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The getopt Module

The command line arguments from the operating system are put into the sys.argv variable as a sequence of strings. Looking at the syntax rules for command line options and operands in the previous section we can see that it can be challenging to parse this sequence of strings.

The getopt module helps us parse the options and operands that are provided to our program on the command line. This module has one very important function, also named getopt.

getopt.getopt( args , options , 〈 long_options 〉) → ( options, operands )

Decode the given sequence of arguments, args , using the given set of options and long_options . Returns a tuple with a sequence of normalized (option,value) pairs plus a sequence of the program's operand values.

The args value should not include sys.argv[0], the program name. Therefore, the argument value for args is almost always sys.argv[1:].

The options value is a string of the one-letter options. Any options which require argument values are followed by a :. For example, "ab:c" means that the program will accept -a, -c, -ac, -b value as options.

The long_options value is optional, if present it is a list of the long options. If a long option requires a parameter value, it's name must end in =. For example, ("silent","debug","log=") means that options like --silent, --debug, and --log=myfile.log are accepted as options.

There are two results of getopt: the options and the operands. The options is a list of ( name , value ) pairs. The operands is the list of names which follow the last option. In most cases, this list is a list of file names to be used as input.

There are several ways to handle the options list.

  • We can iterate through this list, setting global variables, or configuring some processing object. This works well when we have both short and long option names for the same configuration setting.

    options, operands = getopt.getopt( sys.argv[1:], ... )
    for name, value in options:
        if name == "-X" or name == "--long":
    set some global variable
  • We can define our configuration as a dictionary. We can then update this dictionary with the options. This forces the rest of our program to handle the -X or --long names for cofiguration parameters.

    config = { "-X" : default, "--long": default }
    options, operands = getopt.getopt( sys.argv[1:], ... )
    config.update( dict(options) )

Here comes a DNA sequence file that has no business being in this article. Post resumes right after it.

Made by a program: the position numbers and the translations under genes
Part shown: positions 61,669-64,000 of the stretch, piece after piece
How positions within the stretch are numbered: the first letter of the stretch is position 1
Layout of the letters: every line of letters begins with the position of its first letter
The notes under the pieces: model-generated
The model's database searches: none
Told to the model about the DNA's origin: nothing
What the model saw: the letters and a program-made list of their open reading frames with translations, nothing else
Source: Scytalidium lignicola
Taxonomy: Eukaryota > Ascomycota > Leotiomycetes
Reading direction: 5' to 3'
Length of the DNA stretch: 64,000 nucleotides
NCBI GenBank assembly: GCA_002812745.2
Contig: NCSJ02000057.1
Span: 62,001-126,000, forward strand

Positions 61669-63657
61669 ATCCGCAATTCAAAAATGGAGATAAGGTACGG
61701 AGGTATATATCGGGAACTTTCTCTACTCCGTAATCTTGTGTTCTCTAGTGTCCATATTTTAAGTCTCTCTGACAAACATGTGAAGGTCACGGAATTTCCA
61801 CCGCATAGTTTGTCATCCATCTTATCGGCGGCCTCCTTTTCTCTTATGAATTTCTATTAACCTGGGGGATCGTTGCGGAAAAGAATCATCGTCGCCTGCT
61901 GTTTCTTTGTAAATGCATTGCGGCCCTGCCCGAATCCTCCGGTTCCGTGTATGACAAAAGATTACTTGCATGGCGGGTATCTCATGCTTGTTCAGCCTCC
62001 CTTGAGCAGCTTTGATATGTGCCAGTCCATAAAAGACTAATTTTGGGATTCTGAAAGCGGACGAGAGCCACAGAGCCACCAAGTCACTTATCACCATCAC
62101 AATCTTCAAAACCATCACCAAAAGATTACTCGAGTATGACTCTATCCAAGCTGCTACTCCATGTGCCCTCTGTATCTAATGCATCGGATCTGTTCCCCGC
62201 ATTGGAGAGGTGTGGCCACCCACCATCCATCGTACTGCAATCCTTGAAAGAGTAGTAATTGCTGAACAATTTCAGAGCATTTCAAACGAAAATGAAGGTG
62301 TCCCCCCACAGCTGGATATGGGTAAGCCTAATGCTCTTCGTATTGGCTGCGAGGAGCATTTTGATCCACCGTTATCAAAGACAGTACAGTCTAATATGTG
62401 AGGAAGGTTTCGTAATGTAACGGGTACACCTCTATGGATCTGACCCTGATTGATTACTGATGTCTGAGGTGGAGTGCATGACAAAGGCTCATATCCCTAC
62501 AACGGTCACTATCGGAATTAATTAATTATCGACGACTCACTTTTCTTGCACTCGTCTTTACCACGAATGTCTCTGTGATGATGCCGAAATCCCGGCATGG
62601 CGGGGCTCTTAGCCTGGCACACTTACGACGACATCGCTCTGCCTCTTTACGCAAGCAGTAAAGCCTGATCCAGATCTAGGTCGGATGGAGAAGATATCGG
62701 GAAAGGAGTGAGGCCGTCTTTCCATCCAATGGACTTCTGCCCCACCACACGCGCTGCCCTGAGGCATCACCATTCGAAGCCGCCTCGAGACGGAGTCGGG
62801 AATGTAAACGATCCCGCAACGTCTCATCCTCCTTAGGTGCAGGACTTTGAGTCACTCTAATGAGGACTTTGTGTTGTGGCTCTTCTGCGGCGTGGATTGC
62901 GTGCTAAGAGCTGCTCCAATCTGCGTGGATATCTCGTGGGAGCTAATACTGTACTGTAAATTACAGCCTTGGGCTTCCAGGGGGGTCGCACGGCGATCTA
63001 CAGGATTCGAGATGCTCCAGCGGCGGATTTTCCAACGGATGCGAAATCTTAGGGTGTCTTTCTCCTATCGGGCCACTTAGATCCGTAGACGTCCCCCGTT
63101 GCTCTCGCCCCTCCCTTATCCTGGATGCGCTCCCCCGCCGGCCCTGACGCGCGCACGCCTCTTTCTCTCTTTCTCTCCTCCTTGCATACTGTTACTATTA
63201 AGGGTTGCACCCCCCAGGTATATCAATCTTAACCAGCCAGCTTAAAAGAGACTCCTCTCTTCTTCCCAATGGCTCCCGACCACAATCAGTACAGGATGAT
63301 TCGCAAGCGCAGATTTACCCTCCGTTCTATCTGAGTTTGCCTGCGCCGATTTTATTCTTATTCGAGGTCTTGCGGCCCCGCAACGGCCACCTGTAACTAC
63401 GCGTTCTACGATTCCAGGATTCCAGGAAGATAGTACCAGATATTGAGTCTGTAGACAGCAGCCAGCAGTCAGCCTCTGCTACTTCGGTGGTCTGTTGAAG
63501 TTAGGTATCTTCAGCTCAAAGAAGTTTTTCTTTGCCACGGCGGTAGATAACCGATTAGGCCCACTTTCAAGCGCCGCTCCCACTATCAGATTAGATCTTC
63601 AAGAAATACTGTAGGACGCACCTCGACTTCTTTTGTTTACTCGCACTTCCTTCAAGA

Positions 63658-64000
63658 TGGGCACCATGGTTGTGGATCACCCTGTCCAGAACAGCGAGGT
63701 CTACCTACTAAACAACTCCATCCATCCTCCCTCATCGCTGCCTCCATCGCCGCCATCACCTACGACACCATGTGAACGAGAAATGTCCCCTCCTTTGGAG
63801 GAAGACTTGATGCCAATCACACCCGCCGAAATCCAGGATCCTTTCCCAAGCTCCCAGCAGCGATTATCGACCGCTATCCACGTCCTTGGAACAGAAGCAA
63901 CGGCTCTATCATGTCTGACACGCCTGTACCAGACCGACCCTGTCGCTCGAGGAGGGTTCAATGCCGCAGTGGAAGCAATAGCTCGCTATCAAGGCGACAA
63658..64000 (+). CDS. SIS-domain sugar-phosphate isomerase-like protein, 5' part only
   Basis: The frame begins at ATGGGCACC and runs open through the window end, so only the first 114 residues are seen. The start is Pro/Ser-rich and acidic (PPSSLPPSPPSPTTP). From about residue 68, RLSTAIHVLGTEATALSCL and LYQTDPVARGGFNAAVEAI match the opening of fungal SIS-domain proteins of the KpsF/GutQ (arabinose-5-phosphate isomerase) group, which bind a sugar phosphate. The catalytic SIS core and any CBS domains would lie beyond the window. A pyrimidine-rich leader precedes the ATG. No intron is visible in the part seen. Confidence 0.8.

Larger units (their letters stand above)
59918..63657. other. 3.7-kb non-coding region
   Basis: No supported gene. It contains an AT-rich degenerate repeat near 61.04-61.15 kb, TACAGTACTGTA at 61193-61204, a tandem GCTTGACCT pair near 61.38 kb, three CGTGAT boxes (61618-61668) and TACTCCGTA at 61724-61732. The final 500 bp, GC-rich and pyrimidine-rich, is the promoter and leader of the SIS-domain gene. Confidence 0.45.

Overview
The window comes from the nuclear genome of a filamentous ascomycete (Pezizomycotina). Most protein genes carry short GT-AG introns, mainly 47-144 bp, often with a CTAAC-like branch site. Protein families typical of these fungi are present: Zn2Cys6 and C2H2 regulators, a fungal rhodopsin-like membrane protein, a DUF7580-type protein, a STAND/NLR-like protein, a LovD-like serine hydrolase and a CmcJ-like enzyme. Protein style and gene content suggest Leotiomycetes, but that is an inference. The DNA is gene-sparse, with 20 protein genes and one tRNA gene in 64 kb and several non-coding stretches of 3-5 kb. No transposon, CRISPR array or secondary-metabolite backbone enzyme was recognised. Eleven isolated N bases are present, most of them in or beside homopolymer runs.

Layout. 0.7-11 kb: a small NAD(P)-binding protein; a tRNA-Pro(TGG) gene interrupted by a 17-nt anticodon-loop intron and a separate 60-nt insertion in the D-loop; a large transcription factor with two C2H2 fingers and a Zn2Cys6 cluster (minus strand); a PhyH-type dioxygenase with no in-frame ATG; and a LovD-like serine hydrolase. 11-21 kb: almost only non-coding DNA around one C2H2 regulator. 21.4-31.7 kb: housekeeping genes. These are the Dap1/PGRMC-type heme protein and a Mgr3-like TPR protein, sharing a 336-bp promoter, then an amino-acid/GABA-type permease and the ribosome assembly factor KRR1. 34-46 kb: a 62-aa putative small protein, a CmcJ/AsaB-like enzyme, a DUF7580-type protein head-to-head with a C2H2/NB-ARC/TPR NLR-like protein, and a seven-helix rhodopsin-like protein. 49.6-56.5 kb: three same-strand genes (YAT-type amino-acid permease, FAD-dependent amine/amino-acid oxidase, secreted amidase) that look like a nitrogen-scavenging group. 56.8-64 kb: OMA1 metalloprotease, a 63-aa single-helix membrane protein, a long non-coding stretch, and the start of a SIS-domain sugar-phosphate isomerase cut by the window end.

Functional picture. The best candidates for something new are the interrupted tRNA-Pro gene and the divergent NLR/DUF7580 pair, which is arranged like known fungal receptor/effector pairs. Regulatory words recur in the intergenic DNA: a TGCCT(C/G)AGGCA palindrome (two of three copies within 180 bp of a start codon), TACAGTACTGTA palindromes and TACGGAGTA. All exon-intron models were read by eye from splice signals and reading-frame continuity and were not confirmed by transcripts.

• We can define our configuration as a dictionary. We can initialize that configuration dictionary with the given options then fold in default values. While pleasantly obvious, it still makes the -X and --long options visible throughout our program.

    options, operands = getopt.getopt( sys.argv[1:], ... )
    config= dict(options)
    config.setdefault( "-X", value )
    config.setdefault( "--long", value )

One very adaptable and reusable structure is the following.

class MyApplication( object ):
    def __init__( self ):

    def process( aFileName ):
        """ The Real Work. """
    This is the real work of this applications

def main():
    theApp= MyApplication()
    options, operands = getopt.getopt( sys.argv[1:], "..." )
    for name, value in options:
        if name == "-X" or name == "--long":
set properties in theApp

    for fileName in operaands:
        theApp.process( aFileName )

A Complete Example. Here's a more complete example of using getopt. Assume we have a program with the following synopsis. 〈-v〉 〈-h〉 〈-d mm/dd/yy 〉 〈-s symbol ...〉 file

This program has two single-letter options: -v and -h. It has two options which take argument values, -d and -s. Finally, it accepts an operand of a file name.

These options can be processed as follows:

""" -- examines a portfolio file
import getopt
class Portfolio( object ):

def main():
    portfolio= Portfolio()
    opts, operands = getopt( sys.argv[1:], "vhd:s:" )
    for o,v in opts:
        if o == "-v": portfolio.verbose= True
        elif o == "-h": 
            print __doc__
        elif o == "-d": v
        elif o == "-s": portfolio.symbol= v
    for f in operands:
        portfolio.process( f )

if __name__ == "__main__":

The program's options are coded as "vhd:s:": the single-letter options (-v and -h) and the value options (-d and -s). The getopt function separates the the options from the arguments, and returns the options as a sequence of option flags and values. The process function performs the real work of the program, using the options and operands extracted from the command line.

  Published under the terms of the Open Publication License Design by Interspire